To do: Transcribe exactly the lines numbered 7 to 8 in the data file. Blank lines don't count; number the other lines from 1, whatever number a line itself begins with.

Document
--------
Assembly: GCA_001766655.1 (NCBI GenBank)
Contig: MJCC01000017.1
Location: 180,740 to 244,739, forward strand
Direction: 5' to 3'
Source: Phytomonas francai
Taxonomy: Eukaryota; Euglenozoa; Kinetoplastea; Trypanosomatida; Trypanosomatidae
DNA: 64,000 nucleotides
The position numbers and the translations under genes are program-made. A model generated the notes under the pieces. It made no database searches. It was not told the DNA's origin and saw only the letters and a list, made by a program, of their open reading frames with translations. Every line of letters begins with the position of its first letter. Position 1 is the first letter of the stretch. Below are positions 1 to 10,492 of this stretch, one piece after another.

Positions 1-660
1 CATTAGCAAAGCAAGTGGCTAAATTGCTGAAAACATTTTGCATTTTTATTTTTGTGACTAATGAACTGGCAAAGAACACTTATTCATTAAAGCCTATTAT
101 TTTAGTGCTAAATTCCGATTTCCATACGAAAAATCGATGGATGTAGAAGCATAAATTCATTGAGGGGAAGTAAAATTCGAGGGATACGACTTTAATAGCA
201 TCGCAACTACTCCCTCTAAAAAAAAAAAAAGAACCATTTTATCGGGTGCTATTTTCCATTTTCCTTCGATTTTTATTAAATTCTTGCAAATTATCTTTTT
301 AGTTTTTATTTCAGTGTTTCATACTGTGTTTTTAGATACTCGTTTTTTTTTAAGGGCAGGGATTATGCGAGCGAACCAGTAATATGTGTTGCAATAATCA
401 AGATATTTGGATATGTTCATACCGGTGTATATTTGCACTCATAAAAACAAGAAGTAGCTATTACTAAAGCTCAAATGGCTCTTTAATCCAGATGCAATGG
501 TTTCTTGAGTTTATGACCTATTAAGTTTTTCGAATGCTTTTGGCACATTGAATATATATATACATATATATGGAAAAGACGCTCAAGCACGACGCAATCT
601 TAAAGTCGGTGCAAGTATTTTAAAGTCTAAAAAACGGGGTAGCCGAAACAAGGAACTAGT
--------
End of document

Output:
DNA: 64,000 nucleotides
The position numbers and the translations under genes are program-made. A model generated the notes under the pieces. It made no database searches. It was not told the DNA's origin and saw only the letters and a list, made by a program, of their open reading frames with translations. Every line of letters begins with the position of its first letter. Position 1 is the first letter of the stretch. Below are positions 1 to 10,492 of this stretch, one piece after another.